Texas Rangers: The Anticipation of Pitcher Yu Darvish's Debut

Elizabeth BensonContributor IIIApril 9, 2012

GOODYEAR, AZ - MARCH 13:  Yu Darvish #11 of the Texas Rangers pitches during a spring training baseball game against the Cleveland Indians on March 13, 2012 in Goodyear, Arizona.  (Photo by Kevork Djansezian/Getty Images)
Kevork Djansezian/Getty Images

There is much anticipation in the air in Arlington surrounding the Texas Rangers and big league debut of Japanese pitcher, Yu Darvish.

Rangers fans won't have to wait much longer, as the 25-year-old right-hander is set to start tonight against the Seattle Mariners.

With the departure of ace pitcher C.J. Wilson, the Rangers searched to fill the absence that Wilson left on the starting rotation. Darvish, who has been playing professional ball since he was 18 years old, made quite an impression on the big league front offices during his tenure with the Nippon Ham Fighters of the Pacific League of Nippon Professional Baseball.

Darvish has created the buzz necessary for fans to forget the past and look towards the future. In fact, there was even a Darvish look-alike roaming around the ballpark on Opening Day, taking pictures with the fans in Arlington.

According to ESPN's Fantasy Baseball,

For his career, he twirled to a 93-38 record, with an ERA of 1.99 and a 0.83 WHIP, fanning 1,259, while walking only 333 in 1,268 1/3 innings. This past season, Darvish was sensational, checking in with a career-best 19-6 record, 1.44 ERA and 0.83 WHIP with an eye-popping 276 strikeouts against just 36 walks in 232 innings. Imagine how great his numbers might have been if he threw a gyroball.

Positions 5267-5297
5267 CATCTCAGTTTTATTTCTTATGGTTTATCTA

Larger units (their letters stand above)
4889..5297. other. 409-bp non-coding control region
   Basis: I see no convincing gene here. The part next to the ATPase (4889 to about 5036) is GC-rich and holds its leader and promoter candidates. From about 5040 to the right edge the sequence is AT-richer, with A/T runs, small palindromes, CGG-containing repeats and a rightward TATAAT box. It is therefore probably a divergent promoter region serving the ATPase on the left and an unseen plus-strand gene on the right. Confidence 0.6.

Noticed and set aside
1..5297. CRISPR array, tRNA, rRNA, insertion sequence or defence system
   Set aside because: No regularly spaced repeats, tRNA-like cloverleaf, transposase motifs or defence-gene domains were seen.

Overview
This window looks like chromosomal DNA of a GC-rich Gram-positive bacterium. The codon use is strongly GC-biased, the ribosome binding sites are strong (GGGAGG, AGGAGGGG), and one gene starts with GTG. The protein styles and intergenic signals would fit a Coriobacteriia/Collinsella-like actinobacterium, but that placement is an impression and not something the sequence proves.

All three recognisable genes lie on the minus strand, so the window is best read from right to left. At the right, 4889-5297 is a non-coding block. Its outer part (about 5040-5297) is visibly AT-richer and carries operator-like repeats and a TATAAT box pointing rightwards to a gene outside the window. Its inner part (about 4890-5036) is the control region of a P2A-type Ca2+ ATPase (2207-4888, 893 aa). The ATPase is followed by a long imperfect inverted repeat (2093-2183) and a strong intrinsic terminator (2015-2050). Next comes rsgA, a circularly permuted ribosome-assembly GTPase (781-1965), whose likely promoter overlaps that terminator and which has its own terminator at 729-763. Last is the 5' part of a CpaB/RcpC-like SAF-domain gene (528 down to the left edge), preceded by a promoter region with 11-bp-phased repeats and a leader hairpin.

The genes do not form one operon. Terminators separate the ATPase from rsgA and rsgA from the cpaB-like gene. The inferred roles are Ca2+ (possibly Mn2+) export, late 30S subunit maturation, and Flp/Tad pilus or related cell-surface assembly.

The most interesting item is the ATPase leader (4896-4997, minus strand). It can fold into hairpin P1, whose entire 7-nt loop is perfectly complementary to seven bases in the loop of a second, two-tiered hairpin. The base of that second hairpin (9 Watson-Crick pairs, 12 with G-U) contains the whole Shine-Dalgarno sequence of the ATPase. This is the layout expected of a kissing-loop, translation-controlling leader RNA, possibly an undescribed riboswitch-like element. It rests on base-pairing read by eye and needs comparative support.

Even more impressive is that in anticipation of being posted, Darvish spent most of last season preparing, emulating the American schedule and throwing bullpen sessions with the larger major league ball.

When they first arrive on the scene, Japanese pitchers fare better than their hitting counterparts due to their unusual motion, but Darvish has a more conventional three-quarters delivery. His repertoire features a four-seamer that sits at 91-94 mph and a vicious slider, complemented by a two-seamer, cutter, curve and a splitter.

All that remains to be seen is how Darvish's talent translates to the bigs. Fantasy pundits are required to say things like temper expectations, but Darvish has the ability to dominate from the start.

During spring training, Darvish showed some struggles with his control, but highlighted his ability to strikeout batters on a consistent level. In his last appearance in the Cactus League this spring, Darvish struck out 11 batters while throwing 98 pitches. His ERA during spring training was 3.60 and opponents hit .226 off him.

Rangers manager Ron Washington has been nothing but pleased with Darvish's attitude, approach and willingness to learn. Washington remarked in an interview with KESN-FM,

"I’ve seen a lot of confidence, and that’s why he’s been so good in Japan. We expect that to translate here in the United States and just keep us in ballgames, and I think he will."

Tonight will be the first of many tests to see if Darvish's abilities that he displayed in Japan can transfer to the MLB. Darvish is just one player on a Rangers team that is notably known for teamwork. However, the buzz and anticipation that he has created, not to mention the new demographic he brings in, is being welcomed with open arms by the Rangers.